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Wall Street, Main Street Bullish On Gold After Four Consecutive Weeks Of Bearish Calls

(Kitco News) - After four consecutive weeks of bearish calls, Wall Street and Main Street seem to be on the same page Friday, expecting gold prices to move higher in the week ahead.

Some profit taking from shorter-term futures traders pushed gold prices lower midday Friday after hitting three-week highs earlier in the week. December gold was down $2 at $1,113.60 an ounce as of 11:05 a.m. EDT.

The Kitco News weekly online survey shows that the majority expects to see higher prices in the near-term, after four consecutive weeks of bearish calls. This week, 316 people participated in the survey. Of those, 181 people, or 57%, said they are bullish on gold next week; 88 participants, or 28%, are bearish; and 47 people, or 15%, are neutral.

News out of China earlier in the week helped boost gold prices as the metal regained safe-haven status among investors. The People’s Bank of China surprised markets on Tuesday when it devalued the yuan against the U.S. dollar for three consecutive days, tumbling the currency by about 3%. Comex gold reached a three-week high as a result, hitting $1,123.10 an ounce on Wednesday.

Wall Street shares the sentiment with Main Street participants as a majority expects gold prices to fare better next week.

This week, out of 33 market experts contacted, 14 responded, of which 7, or 50%, said they expect to see higher prices next week. At the same time, five professionals, or 36%, said they see lower prices, and two people, or 14%, are neutral on gold. Market participants include bullion dealers, investment banks, futures traders and technical-chart analysts.

Although the Chinese central bank left the yuan alone on Friday, two participants expect more support for gold to come out of the Chinese currency situation next week, which, they say, is not finished.

“China’s devaluation has reignited another battle in the currency wars, and gold—the only form of money that is no-one else’s liability and that governments can’t arbitrarily create—is the sure winner,” said Adrian Day of Adrian Day Asset Management.

“I see gold higher next week. China has not finished adjusting its currency lower and this will lend support,” added Ole Hansen, of head of commodity research at Saxo Bank.

However, Colin Cieszynski, senior market strategist at CMC Markets, said he expects gold prices to remain flat next week as the market digests the surprise move made by China’s central bank.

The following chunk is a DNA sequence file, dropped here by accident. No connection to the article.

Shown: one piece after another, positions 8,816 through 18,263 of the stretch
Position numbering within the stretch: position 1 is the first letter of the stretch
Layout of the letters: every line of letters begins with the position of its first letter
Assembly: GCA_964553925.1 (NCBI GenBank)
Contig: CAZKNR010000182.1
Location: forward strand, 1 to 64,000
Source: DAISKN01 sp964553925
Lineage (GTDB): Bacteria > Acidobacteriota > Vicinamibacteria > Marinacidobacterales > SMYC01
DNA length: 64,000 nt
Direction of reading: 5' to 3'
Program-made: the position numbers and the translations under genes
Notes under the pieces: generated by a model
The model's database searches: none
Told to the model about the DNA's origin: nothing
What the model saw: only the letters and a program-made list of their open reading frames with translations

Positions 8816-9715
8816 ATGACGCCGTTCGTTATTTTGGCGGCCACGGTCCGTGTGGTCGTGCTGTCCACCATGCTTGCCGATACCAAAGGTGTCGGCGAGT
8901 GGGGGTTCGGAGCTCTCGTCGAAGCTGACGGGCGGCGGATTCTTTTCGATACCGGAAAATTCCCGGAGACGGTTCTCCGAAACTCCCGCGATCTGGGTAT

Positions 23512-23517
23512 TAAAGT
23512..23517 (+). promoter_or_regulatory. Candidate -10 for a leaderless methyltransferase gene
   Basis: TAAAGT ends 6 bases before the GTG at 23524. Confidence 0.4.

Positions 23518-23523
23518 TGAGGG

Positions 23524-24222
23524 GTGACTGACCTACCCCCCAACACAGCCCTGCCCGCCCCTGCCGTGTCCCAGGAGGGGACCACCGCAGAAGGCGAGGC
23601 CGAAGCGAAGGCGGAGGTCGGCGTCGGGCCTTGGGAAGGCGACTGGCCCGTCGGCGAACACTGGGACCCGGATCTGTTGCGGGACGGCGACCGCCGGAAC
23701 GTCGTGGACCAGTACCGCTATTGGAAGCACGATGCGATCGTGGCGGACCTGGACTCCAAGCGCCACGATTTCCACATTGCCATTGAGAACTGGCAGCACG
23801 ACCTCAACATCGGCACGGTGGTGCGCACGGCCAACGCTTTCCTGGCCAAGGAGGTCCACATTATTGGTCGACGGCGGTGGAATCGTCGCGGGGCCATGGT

“This week’s move up was a surprise on the CNY devaluation and I think the PBOC is done for now,” he explained. “I think [gold] needs to digest this week’s rally so I’m leaning toward a flat week to come.”

On a technical basis, some participants say the cyclical picture for gold is still positive, and they expect gold to move higher. Some targets for the week ahead include $1,140 and $1,142 an ounce.

However, not all Wall Street experts were bullish on the metal, with some expecting gold to go as low as $1,095 an ounce next week.

“I still remain bearish on near term gold. It is likely the USD rally will fade next week as we near the fateful September Fed call on interest rates,” said Richard Baker, editor of the Eureka Miner Report.

 Despite this, he still noted that gold was able to hold ground amid falling oil and copper prices, which he said is another “moderately bullish sign.”

Baker also chimed in on the yuan situation from earlier in the week and said that gold held up well.

“It is instructive to note that after all the market turmoil caused by the Chinese devaluation of the yuan this week, gold priced in euros this morning trades less than 0.2% from last Friday's close (€1003.2 versus €1001.1). Comex gold by contrast has bounced more than 2% ($1,117.6 versus $1,094.1),” he noted. “Stability relative to major devalued currencies is important -- if gold priced in euro and yen falls below its respective 2013 lows, descent into triple digit USD territory is highly likely.”

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By Sarah Benali of Kitco
Follow me on Twitter @SdBenali



Disclaimer: The views expressed in this article are those of the author and may not reflect those of Kitco Metals Inc. The author has made every effort to ensure accuracy of information provided; however, neither Kitco Metals Inc. nor the author can guarantee such accuracy. This article is strictly for informational purposes only. It is not a solicitation to make any exchange in precious metal products, commodities, securities or other financial instruments. Kitco Metals Inc. and the author of this article do not accept culpability for losses and/ or damages arising from the use of this publication.
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